39. 44. <ul><li>Renal artery </li></ul><ul><li>Glomerulus </li></ul><ul><ul><li>(epithelium, basement membrane, podocytes) </li></ul></ul><ul><li>Bowman’s capsule </li></ul><ul><li>Proximal tubule </li></ul><ul><li>Descending loop of Henle (water leaves through osmosis/salt becomes more concentrated) </li></ul>#7. Filtrate in the nephron (quick review)
  40. 45. <ul><li>Ascending loop of Henle </li></ul><ul><ul><li>Thin-impermeable to water/permeable to salt/salt diffuses out </li></ul></ul><ul><ul><li>Thick-impermeable to water/permeable to salt/salt moves out through active transport </li></ul></ul><ul><li>Vasa recta-blood vessels along loop of Henle </li></ul><ul><ul><li>Uses countercurrent exchange to maintain concentration gradient in the medulla </li></ul></ul><ul><li>Distal tubule </li></ul>#5. Blood flow in the nephron (quick review)
  41. 46. <ul><li>9. Collecting duct (permeable to water but impermeable to salt) </li></ul><ul><li>a. water diffuses out through osmosis </li></ul><ul><li>b. salt stays and makes urine more concentrated </li></ul><ul><li>c. some urea diffuses out (causes high osmolarity of interstitial fluid which increases the amount of osmosis which makes urine hyperosmotic to body fluids) </li></ul>#7. Filtrate in the nephron (quick review)
  42. 47. Assignment Due Tomorrow <ul><li>Get a red book. </li></ul><ul><li>Outline negative feedback in regards to ADH and osmoregulation. </li></ul><ul><li>If you wish . . . </li></ul><ul><li>a. the first two people may present their outlines and receive 5 points of E.C. </li></ul><ul><li>b. the presentations must be accurate and detailed </li></ul><ul><li>c. the class should be able to take notes from your work </li></ul><ul><li>d. you have to put your outline on transparencies or PowerPoint </li></ul>
  43. 48. #8. Blood Composition of Renal Artery and Renal Vein <ul><li>Renal artery </li></ul><ul><li>1. oxygen rich </li></ul><ul><li>2. contains more urea, salt and water than the set value </li></ul><ul><li>B. Renal vein </li></ul><ul><li>1. oxygen poor </li></ul><ul><li>2. contains correct amount of water and salts and very little urea </li></ul>
  44. 49. <ul><li>Glomerular filtrate </li></ul><ul><ul><li>No proteins </li></ul></ul><ul><ul><li>Contains glucose, sodium and small amounts of urea </li></ul></ul><ul><li>Urine </li></ul><ul><ul><li>Has no proteins and no glucose </li></ul></ul><ul><ul><li>Has large amounts of urea and sodium </li></ul></ul>#9. Blood Composition of Glomerular Filtrate and Urine
  45. 50. Contents of Fluids in the Kidney <ul><li>Units=mg per 100 ml of blood </li></ul>900 1200 720 900 Sodium ions 0 0 740 740 Proteins 30 2000 24 30 Urea 90 0 90 90 Glucose Glomerular filtrate Urine Renal vein Renal artery
  46. 51. #10. Kidney failure and dialysis <ul><li>If the kidneys fail, waste cannot be removed from the body </li></ul><ul><li>There are two main types of kidney failure </li></ul><ul><ul><li>Acute-rapid onset </li></ul></ul><ul><ul><li>Chronic-long duration/slow progress </li></ul></ul><ul><li>If the kidneys fail, a person will become dependent on a dialysis machine </li></ul>
  47. 52. #11. Dialysis Machines <ul><li>The concept: lead patients blood through a machine that will clean it and return it to the body </li></ul><ul><li>Dialysis involves the diffusion of solutes from a high to low concentration through a semi-permeable membrane </li></ul><ul><li>The dialysis membrane used in the machines is usually made of cellulose acetate or cellulose nitrate (the membrane acts as a filter) </li></ul>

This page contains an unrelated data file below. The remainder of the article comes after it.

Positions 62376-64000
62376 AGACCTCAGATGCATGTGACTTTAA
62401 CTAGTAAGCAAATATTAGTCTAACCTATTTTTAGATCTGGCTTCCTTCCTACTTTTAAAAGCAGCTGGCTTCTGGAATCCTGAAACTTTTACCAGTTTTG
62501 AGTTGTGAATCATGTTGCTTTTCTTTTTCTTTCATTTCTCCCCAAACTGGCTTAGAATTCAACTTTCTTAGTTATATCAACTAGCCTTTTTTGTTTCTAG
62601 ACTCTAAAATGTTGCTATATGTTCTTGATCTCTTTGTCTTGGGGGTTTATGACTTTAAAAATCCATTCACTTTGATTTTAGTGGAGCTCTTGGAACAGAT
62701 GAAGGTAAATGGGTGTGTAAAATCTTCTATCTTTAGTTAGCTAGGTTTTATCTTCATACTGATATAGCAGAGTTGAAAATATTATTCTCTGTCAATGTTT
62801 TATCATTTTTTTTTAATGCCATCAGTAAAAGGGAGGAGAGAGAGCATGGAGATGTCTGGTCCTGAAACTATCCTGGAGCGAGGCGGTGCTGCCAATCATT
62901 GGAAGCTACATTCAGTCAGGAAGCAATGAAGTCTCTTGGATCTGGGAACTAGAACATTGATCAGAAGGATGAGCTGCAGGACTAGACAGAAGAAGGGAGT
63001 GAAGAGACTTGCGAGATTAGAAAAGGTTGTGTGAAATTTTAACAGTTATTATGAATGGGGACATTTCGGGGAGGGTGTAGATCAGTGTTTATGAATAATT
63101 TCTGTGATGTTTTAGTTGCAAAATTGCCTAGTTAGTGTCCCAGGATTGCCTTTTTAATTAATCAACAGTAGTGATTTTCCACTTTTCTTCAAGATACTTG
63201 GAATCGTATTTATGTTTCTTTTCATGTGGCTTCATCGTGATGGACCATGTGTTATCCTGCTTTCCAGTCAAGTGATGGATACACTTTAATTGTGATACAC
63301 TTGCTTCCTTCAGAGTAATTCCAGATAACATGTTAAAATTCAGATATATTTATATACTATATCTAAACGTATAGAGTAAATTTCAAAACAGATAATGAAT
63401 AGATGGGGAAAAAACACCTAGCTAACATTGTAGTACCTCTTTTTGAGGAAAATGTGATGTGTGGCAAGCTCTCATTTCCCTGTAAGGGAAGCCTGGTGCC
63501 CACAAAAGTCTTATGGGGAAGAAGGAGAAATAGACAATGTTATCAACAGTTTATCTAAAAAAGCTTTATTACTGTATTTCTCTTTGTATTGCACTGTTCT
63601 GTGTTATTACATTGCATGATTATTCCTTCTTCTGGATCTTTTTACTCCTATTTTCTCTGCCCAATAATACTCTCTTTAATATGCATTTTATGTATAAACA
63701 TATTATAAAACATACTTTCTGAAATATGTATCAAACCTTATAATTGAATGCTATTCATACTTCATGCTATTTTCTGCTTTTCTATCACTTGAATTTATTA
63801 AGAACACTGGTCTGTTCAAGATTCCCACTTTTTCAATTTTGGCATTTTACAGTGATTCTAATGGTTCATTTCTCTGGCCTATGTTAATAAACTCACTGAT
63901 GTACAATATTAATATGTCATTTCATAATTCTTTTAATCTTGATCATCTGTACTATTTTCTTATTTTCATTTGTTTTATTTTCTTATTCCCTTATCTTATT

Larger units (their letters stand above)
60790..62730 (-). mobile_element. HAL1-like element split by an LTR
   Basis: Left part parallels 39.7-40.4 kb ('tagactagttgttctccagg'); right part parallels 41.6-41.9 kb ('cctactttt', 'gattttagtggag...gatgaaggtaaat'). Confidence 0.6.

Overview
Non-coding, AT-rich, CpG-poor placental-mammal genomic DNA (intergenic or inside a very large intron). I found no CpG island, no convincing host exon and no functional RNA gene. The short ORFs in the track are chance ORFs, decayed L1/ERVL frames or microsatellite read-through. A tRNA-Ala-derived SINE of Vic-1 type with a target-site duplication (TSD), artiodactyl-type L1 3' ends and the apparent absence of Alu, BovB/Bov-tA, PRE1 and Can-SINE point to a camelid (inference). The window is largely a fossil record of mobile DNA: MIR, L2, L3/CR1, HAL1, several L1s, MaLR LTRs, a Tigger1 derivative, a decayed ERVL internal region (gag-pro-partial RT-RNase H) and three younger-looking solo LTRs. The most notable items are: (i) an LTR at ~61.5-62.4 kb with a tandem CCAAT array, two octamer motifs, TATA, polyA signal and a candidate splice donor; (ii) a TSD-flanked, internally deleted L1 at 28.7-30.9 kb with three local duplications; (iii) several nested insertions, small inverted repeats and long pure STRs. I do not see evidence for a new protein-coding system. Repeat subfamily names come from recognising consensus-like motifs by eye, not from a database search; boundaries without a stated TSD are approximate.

48. 53. <ul><li>D. The filter has small pores that allow small solute particles through (blood and large proteins cannot fit through) </li></ul><ul><li>Blood flows on one side of the dialysis membrane and dialysis fluid flows on the other </li></ul><ul><li>The dialysis fluid contains solute concentrations in found in healthy blood </li></ul>#11. Dialysis Machines
  49. 54. <ul><li>G. The dialysis fluid contains no urea or other excretory fluids </li></ul><ul><li>-these diffuse from the patients blood into the dialysis fluid </li></ul><ul><li>H. Glucose and other desired substances found in the dialysis fluid do not diffuse into the blood </li></ul><ul><li>Dialysis fluid contains dextran </li></ul><ul><ul><li>-Excess water is removed by osmosis from the blood to the dialysis fluid to neutralize it </li></ul></ul>#11. Dialysis Machines
  50. 55. <ul><li>J. During dialysis blood flow through tubes and between sheets of dialysis membrane </li></ul><ul><li>K. Blood is taken and returned via needles in the person’s arm </li></ul><ul><li>The dialysis fluid is continuously replaced during a session to maintain a continuous concentration gradient </li></ul><ul><li>Most patients spend about 4 hours, 3 times a week in dialysis treatment </li></ul>#11. Dialysis Machines
  51. 56. <ul><li>1. ADH animation 1 </li></ul><ul><li>Dialysis animation 2 </li></ul><ul><li>Dialysis animation 3 </li></ul>
  52. 57. #12. Acute renal failure <ul><li>Caused by serious illness or operation which can reduce the amount of blood flow to the kidneys </li></ul><ul><li>Blood flow to the kidneys can be reduced by: </li></ul><ul><ul><li>-blood loss </li></ul></ul><ul><ul><li>-decrease in blood pressure </li></ul></ul><ul><ul><li>-severe dehydration </li></ul></ul><ul><ul><li>-lack of salt </li></ul></ul><ul><li>C. Acute kidney damage can also be caused as a side effect to medication </li></ul><ul><li>D. The cause is treated and the kidneys will often return to normal </li></ul><ul><li>(dialysis may be necessary until full function is restored) </li></ul>
  53. 58. #13. Chronic renal failure <ul><li>Can be caused by: </li></ul><ul><ul><li>-inflammatory conditions of the kidney tissue </li></ul></ul><ul><ul><li>(a complication of type I diabetes) </li></ul></ul><ul><li>-chronic blockage to the drainage of the kidney </li></ul><ul><li>-inheritance </li></ul><ul><li>B. Often the cause cannot be identified because it occurred so long ago </li></ul><ul><li>C. Chronic failure is often irreversible </li></ul><ul><li>D. Often requires a dialysis machinefrcx </li></ul>
  54. 59. <ul><li>p. 239 #1, 3, 4 </li></ul><ul><li>Due at the end of class. </li></ul>